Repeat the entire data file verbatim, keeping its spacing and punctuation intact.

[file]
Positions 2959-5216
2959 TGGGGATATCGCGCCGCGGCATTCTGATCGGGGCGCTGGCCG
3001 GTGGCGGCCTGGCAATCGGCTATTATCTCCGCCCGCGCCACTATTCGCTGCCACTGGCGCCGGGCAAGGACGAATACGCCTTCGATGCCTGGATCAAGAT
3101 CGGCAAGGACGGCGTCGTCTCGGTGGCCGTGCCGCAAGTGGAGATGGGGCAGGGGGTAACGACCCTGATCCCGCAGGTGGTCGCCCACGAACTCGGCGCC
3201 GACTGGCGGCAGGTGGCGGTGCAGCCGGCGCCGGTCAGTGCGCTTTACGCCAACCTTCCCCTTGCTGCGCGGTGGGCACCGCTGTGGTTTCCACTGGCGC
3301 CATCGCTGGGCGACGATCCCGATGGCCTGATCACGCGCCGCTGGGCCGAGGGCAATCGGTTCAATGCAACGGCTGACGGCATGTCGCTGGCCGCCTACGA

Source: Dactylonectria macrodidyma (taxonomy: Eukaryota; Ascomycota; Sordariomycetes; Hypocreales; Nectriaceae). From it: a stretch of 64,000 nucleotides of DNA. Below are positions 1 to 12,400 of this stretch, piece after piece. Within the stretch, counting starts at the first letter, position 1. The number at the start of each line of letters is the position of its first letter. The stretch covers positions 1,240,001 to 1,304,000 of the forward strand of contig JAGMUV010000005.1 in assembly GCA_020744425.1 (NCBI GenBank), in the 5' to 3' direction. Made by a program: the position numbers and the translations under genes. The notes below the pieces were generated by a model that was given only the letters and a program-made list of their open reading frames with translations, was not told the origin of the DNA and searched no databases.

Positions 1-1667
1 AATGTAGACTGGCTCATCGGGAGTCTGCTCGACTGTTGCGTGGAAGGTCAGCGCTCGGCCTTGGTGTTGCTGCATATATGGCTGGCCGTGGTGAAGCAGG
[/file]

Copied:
Positions 2959-5216
2959 TGGGGATATCGCGCCGCGGCATTCTGATCGGGGCGCTGGCCG
3001 GTGGCGGCCTGGCAATCGGCTATTATCTCCGCCCGCGCCACTATTCGCTGCCACTGGCGCCGGGCAAGGACGAATACGCCTTCGATGCCTGGATCAAGAT
3101 CGGCAAGGACGGCGTCGTCTCGGTGGCCGTGCCGCAAGTGGAGATGGGGCAGGGGGTAACGACCCTGATCCCGCAGGTGGTCGCCCACGAACTCGGCGCC
3201 GACTGGCGGCAGGTGGCGGTGCAGCCGGCGCCGGTCAGTGCGCTTTACGCCAACCTTCCCCTTGCTGCGCGGTGGGCACCGCTGTGGTTTCCACTGGCGC
3301 CATCGCTGGGCGACGATCCCGATGGCCTGATCACGCGCCGCTGGGCCGAGGGCAATCGGTTCAATGCAACGGCTGACGGCATGTCGCTGGCCGCCTACGA

Source: Dactylonectria macrodidyma (taxonomy: Eukaryota; Ascomycota; Sordariomycetes; Hypocreales; Nectriaceae). From it: a stretch of 64,000 nucleotides of DNA. Below are positions 1 to 12,400 of this stretch, piece after piece. Within the stretch, counting starts at the first letter, position 1. The number at the start of each line of letters is the position of its first letter. The stretch covers positions 1,240,001 to 1,304,000 of the forward strand of contig JAGMUV010000005.1 in assembly GCA_020744425.1 (NCBI GenBank), in the 5' to 3' direction. Made by a program: the position numbers and the translations under genes. The notes below the pieces were generated by a model that was given only the letters and a program-made list of their open reading frames with translations, was not told the origin of the DNA and searched no databases.

Positions 1-1667
1 AATGTAGACTGGCTCATCGGGAGTCTGCTCGACTGTTGCGTGGAAGGTCAGCGCTCGGCCTTGGTGTTGCTGCATATATGGCTGGCCGTGGTGAAGCAGG